A simple one question Yes/No survey was sent to about 250 people from a population of 481. 135 responses received showed about 80% “Yes” and 20% “No”. How do I calculate my 95% and 99% confidence level ranges? I ended up with roughly 70% to 90% being the range but have been challenged on its validity. A couple of online calculators gave similar results as mine. The sample was based on those who had provided an email address for general communication, so reasonably random.

  • 1
    $\begingroup$ Computing a confidence interval will not address challenges to validity. The issue is whether your results generalize to the population. There are two strong reasons to suspect not: the non-randomness of the sample selection and the high non-response rate. Those are what you need to address. $\endgroup$ – whuber Jan 11 at 21:51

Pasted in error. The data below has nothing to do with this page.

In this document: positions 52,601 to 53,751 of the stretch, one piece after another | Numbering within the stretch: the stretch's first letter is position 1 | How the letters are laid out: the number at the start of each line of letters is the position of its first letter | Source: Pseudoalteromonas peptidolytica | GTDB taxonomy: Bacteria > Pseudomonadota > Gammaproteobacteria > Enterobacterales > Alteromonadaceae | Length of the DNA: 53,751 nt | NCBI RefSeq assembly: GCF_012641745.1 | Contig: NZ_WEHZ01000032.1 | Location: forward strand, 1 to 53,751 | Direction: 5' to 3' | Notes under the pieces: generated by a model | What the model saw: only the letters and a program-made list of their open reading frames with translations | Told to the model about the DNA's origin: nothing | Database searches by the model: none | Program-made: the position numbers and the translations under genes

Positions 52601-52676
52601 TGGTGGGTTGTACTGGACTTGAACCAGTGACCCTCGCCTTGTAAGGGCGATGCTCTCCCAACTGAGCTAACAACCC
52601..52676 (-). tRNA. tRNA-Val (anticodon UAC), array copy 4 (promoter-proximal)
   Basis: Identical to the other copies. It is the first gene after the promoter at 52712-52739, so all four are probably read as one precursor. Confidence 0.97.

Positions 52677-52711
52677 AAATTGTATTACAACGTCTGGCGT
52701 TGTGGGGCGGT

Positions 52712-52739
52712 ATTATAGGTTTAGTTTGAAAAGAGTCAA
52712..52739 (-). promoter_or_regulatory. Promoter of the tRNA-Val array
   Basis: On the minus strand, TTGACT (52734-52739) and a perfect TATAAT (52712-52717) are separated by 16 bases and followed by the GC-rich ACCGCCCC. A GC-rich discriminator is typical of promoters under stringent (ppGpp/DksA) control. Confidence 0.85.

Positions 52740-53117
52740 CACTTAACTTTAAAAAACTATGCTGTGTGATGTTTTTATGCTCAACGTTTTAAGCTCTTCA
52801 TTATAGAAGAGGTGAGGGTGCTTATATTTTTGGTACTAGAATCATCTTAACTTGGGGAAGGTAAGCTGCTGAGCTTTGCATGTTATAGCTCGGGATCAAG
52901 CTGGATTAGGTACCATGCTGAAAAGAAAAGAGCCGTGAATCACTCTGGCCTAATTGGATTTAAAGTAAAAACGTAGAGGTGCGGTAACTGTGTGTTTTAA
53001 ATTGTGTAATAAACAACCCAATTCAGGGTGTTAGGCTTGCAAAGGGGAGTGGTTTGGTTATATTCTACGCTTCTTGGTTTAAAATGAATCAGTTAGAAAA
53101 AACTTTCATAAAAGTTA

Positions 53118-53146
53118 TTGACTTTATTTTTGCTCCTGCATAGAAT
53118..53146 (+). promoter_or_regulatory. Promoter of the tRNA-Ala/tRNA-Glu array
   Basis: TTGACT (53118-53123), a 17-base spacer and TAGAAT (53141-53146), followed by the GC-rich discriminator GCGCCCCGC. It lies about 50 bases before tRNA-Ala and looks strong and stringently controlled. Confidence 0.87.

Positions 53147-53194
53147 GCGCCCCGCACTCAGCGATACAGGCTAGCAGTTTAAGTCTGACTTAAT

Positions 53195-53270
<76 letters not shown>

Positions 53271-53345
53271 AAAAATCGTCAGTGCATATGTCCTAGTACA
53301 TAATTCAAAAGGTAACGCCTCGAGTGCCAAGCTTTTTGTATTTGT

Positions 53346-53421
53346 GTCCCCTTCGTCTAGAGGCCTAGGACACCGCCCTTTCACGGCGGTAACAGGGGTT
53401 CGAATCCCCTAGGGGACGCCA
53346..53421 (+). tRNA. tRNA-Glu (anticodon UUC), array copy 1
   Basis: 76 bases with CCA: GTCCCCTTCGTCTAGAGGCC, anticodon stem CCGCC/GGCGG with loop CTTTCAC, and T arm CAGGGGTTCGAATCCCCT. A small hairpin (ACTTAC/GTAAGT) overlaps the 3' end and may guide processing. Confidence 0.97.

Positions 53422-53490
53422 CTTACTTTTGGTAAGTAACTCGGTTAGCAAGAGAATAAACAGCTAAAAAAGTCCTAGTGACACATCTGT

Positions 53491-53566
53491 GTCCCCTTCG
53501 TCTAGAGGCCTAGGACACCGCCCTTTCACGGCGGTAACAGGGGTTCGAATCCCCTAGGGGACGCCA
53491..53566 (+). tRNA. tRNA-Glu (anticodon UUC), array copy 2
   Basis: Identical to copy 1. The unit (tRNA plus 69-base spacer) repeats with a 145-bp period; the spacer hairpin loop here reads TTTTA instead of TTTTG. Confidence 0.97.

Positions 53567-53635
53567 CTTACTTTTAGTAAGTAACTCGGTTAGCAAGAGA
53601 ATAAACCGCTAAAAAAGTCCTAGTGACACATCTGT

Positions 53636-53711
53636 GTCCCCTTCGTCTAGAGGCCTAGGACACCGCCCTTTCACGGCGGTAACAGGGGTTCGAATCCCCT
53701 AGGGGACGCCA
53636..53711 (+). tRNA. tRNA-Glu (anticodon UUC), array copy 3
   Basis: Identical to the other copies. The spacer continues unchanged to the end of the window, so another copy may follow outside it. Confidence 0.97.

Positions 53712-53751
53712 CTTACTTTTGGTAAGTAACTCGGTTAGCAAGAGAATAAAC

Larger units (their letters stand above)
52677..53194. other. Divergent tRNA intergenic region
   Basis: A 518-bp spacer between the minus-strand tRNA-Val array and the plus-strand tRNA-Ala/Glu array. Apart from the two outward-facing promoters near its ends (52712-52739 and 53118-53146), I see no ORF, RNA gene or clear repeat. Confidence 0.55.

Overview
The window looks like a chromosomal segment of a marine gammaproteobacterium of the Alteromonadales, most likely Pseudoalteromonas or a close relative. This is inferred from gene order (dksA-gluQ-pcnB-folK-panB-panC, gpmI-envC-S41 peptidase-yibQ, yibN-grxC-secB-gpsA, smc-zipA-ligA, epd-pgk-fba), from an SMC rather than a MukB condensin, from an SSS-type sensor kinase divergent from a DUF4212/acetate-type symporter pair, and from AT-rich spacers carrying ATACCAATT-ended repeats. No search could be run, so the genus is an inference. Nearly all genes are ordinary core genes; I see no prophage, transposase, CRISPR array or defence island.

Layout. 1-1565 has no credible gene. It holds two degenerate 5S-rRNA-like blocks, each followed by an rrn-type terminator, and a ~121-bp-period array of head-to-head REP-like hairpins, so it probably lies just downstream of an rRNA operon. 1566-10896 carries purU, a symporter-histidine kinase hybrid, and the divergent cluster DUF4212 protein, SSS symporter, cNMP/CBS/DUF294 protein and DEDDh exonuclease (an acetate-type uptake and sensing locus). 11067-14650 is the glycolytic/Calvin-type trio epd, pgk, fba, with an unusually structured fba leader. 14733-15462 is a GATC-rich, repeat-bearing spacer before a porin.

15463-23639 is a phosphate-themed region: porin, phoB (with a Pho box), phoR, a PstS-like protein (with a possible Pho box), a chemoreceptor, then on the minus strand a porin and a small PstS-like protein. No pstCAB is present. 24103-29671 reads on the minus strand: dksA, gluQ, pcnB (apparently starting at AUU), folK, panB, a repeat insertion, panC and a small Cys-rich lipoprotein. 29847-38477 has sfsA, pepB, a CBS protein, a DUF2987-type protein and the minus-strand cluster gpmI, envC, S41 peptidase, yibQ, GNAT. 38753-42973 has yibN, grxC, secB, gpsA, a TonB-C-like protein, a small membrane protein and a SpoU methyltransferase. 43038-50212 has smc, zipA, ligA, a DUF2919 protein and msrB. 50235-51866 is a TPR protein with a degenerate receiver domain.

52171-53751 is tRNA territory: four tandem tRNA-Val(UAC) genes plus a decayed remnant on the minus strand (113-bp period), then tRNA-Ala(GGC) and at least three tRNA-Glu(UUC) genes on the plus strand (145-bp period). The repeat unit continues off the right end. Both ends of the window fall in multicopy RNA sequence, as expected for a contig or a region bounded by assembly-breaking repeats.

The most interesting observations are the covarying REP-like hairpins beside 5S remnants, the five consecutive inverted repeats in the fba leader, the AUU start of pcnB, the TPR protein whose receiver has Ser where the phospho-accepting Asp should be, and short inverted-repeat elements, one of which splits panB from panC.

• $\begingroup$ The 481 members are renowned for their apathy in participation in “club” matters! At least the 250 who provided email addresses had shown a basic level of interest, and had provided them for newsletters etc, not because of the survey. $\endgroup$ – JohnB Jan 11 at 22:01
  • $\begingroup$ I missed the 5 minute Edit window! Rookie. .... As for the non-response, 135 replies out of 250 is spectacular considering only about 15-20 show up for the Annual Meeting, and 5 of them are on the Board so have to! The underying question is really if this 80% sample “Yes” (i.e. Yes, I’m interested) is enough to predict a 70% or better “Yes” In a formal vote - which will probably get a 60% response if we’re lucky. $\endgroup$ – JohnB Jan 11 at 22:13

Your Answer

By clicking “Post Your Answer”, you agree to our terms of service, privacy policy and cookie policy

Browse other questions tagged or ask your own question.